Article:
As part of the SFB geo-Q, in collaboration with the Albert Einstein Institute (AEI), we are investigating aspects for a future laser-interferometric inter-satellite ranging mission for space-based measurements of the gravitational field of the Earth and its fluctuations.
This project consists of studying potential mission concepts, including the performance analysis and experimental investigations of the intersatellite laser link and its acquisition.
The overall ranging noise of a GRACE-type mission consists of many contributions that depend partially on the properties of individual subsystems (like the laser stability), and very often also on properties of the satellite and constellation as a whole. For the GRACE Follow-On Laser Ranging Instrument (LRI) with its 80 nm/√Hz noise level, it is known that the most important contributions to the noise budget are due to laser frequency noise and satellite pointing jitter. In order to achieve 10 nm/√Hz for future missions, improvements in many areas are necessary, such as the pointing stability, which can be improved if interferometric signals are used. In this project the capabilities and constraints of the individual subsystems of the interferometer are being studied.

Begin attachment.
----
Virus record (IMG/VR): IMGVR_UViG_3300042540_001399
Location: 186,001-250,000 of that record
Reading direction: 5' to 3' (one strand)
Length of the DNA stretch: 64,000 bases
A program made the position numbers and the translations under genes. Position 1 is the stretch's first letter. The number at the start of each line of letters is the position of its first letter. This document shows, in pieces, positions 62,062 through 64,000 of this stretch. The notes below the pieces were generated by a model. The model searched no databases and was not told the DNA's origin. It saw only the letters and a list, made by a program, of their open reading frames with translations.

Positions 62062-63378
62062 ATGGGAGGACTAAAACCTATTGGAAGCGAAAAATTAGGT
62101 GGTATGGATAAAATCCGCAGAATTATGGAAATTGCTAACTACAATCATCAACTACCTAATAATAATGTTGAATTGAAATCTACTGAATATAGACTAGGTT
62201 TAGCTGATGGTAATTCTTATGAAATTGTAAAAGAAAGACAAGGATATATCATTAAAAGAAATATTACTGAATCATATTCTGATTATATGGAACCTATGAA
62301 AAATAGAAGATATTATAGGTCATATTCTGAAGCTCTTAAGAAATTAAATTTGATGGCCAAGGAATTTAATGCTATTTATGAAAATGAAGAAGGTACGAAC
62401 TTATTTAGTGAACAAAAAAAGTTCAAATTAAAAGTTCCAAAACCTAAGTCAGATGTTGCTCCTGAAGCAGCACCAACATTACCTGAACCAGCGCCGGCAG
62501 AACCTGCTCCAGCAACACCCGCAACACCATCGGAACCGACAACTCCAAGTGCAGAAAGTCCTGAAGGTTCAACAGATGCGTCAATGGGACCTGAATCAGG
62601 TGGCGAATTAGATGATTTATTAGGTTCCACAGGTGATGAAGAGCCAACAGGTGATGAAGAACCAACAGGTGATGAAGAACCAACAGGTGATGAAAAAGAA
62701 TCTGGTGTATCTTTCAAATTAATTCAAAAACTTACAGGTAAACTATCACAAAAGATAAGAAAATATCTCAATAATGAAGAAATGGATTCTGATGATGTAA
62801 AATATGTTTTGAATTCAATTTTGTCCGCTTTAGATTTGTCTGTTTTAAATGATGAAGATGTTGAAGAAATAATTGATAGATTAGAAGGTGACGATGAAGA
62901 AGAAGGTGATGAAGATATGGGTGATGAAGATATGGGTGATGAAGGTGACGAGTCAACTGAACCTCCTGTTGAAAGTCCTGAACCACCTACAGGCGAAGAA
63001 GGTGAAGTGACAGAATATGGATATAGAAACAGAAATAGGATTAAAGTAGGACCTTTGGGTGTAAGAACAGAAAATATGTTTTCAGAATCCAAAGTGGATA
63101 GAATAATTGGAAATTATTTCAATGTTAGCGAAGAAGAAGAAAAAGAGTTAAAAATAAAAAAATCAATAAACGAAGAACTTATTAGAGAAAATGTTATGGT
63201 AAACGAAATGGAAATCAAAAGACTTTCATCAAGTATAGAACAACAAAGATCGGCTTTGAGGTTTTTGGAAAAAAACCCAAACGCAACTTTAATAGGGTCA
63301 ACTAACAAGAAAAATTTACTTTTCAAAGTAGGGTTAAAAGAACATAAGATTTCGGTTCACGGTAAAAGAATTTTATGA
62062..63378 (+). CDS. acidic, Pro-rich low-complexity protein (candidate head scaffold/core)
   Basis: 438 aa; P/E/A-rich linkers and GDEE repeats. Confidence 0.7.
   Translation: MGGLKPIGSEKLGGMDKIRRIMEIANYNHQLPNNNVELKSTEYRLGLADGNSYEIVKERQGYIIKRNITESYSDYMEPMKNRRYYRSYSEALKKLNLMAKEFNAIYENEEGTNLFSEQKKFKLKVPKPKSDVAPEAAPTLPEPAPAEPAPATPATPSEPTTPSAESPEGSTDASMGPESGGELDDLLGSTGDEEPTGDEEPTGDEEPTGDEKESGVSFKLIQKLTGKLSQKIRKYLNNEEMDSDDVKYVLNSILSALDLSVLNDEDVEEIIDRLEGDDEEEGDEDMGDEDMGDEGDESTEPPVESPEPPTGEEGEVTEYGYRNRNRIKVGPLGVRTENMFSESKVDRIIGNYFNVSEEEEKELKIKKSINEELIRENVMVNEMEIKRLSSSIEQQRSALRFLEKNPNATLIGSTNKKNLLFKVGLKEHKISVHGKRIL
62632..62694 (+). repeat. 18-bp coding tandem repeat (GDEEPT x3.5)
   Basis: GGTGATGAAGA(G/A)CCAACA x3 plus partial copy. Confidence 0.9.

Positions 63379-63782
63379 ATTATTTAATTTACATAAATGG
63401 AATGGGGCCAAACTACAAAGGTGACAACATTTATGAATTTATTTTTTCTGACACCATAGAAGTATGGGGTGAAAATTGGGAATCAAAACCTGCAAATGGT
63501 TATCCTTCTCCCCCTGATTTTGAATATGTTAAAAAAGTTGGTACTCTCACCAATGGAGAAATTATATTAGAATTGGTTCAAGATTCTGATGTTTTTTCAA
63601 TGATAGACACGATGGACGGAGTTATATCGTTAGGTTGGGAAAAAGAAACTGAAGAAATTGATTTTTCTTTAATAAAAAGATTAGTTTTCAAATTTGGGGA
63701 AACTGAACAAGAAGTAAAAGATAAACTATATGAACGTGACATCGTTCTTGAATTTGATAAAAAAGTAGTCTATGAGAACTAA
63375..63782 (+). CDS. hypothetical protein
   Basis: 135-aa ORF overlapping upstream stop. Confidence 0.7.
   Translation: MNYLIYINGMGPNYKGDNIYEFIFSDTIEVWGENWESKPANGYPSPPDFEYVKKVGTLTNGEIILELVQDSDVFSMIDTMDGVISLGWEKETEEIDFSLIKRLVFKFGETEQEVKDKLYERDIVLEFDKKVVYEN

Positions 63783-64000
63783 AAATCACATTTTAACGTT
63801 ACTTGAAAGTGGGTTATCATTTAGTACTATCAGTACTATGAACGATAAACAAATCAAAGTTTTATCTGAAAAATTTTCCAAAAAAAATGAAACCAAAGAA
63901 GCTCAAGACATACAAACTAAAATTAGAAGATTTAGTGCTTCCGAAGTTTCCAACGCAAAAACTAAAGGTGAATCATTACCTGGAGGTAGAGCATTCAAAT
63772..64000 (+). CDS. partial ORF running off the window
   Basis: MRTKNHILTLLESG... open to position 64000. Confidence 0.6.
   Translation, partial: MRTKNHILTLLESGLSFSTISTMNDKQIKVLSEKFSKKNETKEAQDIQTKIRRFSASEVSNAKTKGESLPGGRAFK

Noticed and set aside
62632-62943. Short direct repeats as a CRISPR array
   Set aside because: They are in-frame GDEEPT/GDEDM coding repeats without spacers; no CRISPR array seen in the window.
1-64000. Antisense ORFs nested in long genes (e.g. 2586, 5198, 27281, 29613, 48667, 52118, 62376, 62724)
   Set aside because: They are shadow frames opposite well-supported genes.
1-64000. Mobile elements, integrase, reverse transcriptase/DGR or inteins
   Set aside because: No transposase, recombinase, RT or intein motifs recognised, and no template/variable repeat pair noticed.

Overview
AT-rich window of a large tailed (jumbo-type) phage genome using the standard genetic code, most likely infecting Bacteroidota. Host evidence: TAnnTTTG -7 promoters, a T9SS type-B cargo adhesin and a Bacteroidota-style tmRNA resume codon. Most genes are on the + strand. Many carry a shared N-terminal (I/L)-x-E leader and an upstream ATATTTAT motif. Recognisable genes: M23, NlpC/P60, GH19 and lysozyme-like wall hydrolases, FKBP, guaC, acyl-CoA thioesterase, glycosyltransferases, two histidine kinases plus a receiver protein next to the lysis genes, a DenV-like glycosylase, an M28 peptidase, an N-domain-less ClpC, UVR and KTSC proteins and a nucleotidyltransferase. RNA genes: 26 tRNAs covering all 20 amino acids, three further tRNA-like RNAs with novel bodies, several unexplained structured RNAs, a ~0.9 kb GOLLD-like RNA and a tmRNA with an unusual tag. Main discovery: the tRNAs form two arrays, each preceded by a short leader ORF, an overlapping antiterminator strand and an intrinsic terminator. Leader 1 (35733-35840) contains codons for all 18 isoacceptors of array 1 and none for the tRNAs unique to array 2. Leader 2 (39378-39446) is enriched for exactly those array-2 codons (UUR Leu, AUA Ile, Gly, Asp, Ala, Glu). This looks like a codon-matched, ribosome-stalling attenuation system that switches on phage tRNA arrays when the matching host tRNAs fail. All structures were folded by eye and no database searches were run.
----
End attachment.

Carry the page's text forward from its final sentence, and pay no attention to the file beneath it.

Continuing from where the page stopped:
In addition, together with our colleagues at AEI, we have set up various experiments involving laser interferometery and precision measurements to test various critical components and functionalities that will be key for a successful mission, such as the initial link acquisition, and components related to the transponding of the laser signal and local optical benches.
While many aspects can be studied by computer simulations, the most reliable and informative test is an experiment, which constitutes a major part of this project. The output of this part will be robust acquisition procedures tested by simulation and experiment, and a flexible testbed that allows testing of alternative procedures as well as testing of flight-like hardware.